Four techniques, i.e., perineal patterns, isozymes, specific sequence characterised amplified region-polymerase chain reaction (SCAR-PCR) and random amplified polymorphic DNA (RAPD), were compared for the identification of species of root-knot nematode (RKN) from Libya. The RAPD technique proved superior for species diagnosis. A population from Massa that could not, because of atypical patterns, be identified using either perineal patterns or isozyme phenotypes, showed amplification patterns consistent with those of M. incognita. A new esterase phenotype is described for this population. Single egg mass lines from two other locations, Elhamma and Durnah, were identified as M. javanica, whereas those from Aun Mare were identified as M. incognita. RAPDs were used to examine the relationships between the Libyan isolates and isolates of Meloidogyne spp. from elsewhere. This technique revealed differences in the Libyan isolates of M. incognita that distinguished them from isolates from other geographic origins. The work demonstrates the potential to utilise the RAPD technique in an integrated programme to control RKN.
The resistance responses present in 15 wild Solanum species to the potato cyst nematode Globodera pallida were investigated, focusing on hatch, invasion, development, sex determination and fecundity. A wide range of resistance responses was observed among the species, which impacted at different points in the life cycle of G. pallida. For most species a reduced rate of development and subsequent shifts towards an increased male to female ratio, indicative of a poor nutritional host, were observed. However, S. acaule ssp. acaule and S. canasense appeared to possess unique resistance responses, and may comprise valuable sources of new genes for incorporation into potato breeding programmes.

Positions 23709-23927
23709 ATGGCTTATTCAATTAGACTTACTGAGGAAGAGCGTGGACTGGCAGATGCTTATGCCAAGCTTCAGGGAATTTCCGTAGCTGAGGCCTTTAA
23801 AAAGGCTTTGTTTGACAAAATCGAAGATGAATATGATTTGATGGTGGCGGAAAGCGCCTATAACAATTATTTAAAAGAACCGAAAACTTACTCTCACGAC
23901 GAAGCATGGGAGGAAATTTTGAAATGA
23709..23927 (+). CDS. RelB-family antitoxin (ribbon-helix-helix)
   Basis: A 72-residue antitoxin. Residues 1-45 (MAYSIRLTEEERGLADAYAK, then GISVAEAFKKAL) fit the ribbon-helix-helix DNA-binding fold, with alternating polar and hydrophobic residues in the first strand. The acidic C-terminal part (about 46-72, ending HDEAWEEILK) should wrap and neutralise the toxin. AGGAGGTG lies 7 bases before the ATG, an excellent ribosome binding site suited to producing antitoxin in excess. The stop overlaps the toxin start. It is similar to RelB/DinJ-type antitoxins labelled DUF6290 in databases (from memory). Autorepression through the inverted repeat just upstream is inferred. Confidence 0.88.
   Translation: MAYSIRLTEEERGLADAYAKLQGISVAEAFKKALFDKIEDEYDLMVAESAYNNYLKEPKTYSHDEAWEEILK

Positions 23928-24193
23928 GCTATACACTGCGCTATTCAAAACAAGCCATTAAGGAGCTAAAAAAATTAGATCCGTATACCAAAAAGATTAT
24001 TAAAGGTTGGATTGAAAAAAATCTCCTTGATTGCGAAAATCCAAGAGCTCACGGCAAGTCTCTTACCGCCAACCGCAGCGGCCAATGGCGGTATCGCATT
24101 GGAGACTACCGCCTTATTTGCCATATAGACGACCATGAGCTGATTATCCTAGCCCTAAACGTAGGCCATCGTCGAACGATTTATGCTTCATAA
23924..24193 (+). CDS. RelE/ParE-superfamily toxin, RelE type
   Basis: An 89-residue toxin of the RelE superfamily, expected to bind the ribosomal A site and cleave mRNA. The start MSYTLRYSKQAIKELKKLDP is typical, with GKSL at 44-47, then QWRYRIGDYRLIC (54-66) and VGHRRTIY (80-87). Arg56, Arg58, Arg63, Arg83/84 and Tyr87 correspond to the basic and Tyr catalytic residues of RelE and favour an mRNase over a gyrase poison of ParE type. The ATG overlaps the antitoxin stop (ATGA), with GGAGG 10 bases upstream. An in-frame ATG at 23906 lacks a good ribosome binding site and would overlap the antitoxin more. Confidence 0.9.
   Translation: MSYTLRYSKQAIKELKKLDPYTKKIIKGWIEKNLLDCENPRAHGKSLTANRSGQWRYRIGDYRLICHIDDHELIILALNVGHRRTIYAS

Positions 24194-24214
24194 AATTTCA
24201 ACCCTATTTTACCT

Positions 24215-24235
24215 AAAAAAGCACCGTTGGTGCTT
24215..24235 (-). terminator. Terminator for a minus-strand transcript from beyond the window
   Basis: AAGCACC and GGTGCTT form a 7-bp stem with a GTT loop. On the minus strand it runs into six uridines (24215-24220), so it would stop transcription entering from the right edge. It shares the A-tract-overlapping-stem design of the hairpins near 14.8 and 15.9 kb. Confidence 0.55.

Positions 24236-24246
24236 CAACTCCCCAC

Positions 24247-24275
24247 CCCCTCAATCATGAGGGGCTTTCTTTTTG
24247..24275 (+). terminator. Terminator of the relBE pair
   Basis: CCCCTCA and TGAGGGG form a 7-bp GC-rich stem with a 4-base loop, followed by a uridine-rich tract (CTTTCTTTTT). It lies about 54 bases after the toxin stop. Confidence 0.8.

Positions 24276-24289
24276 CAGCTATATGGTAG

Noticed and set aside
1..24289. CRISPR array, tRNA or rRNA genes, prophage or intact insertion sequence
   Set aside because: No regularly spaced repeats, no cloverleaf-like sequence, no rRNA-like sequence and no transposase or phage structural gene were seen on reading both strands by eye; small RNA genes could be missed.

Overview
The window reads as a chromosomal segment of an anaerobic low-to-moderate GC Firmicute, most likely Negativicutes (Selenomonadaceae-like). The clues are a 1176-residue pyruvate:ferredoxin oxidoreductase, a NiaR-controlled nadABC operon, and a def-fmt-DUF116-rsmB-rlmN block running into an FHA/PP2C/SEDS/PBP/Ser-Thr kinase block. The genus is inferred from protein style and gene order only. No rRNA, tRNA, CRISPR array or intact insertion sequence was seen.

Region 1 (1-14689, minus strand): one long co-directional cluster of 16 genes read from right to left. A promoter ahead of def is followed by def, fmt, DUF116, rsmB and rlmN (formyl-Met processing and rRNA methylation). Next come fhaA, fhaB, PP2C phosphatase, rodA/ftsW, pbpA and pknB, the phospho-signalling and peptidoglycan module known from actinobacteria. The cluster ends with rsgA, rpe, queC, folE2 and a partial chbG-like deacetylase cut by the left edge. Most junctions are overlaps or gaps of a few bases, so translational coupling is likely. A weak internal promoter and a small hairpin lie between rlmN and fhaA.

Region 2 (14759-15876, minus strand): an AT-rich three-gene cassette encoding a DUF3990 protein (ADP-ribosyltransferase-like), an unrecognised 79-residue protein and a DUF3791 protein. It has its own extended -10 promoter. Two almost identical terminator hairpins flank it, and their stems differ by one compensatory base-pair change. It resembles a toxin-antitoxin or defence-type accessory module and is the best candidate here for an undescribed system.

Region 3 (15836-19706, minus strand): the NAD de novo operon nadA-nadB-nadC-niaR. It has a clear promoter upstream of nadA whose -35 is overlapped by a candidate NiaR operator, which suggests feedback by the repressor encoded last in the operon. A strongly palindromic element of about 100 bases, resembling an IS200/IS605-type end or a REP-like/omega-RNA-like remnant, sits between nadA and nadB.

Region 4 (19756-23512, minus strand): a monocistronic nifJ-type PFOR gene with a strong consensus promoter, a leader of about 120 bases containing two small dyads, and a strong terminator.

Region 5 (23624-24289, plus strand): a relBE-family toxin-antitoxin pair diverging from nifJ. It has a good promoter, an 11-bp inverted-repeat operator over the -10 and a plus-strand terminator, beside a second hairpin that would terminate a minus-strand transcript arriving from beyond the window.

Two homologues of map-1, which encodes a putative avirulence factor, were found in a single egg mass line of the root-knot nematode Meloidogyne javanica that was virulent to the Mi-resistant gene. The main difference between the two encoded proteins of these homologues, MJ-MAP-1 and MJ-MAP-2, was the position of a 13 amino acid repeat region. Genes encoding two related but novel proteins, MJAP-1 and MJAP-2 (290 and 283 amino acids, respectively, including a potential signal secretion peptide), were also isolated from M. javanica. They have high similarity to MAP at the C-terminus. MJAP-1 and MJAP-2 differ from each other in the number and position of a seven-amino-acid repeat and in five other amino acids. The mjap genes are expressed in the subventral pharyngeal glands of second-stage juveniles of M. javanica, and transcription analysis in different developmental stages showed expression in the juvenile stage but not in eggs or adult females. Both mjap-1 and mjap-2 were expressed in both Mi-virulent and avirulent lines of M. javanica.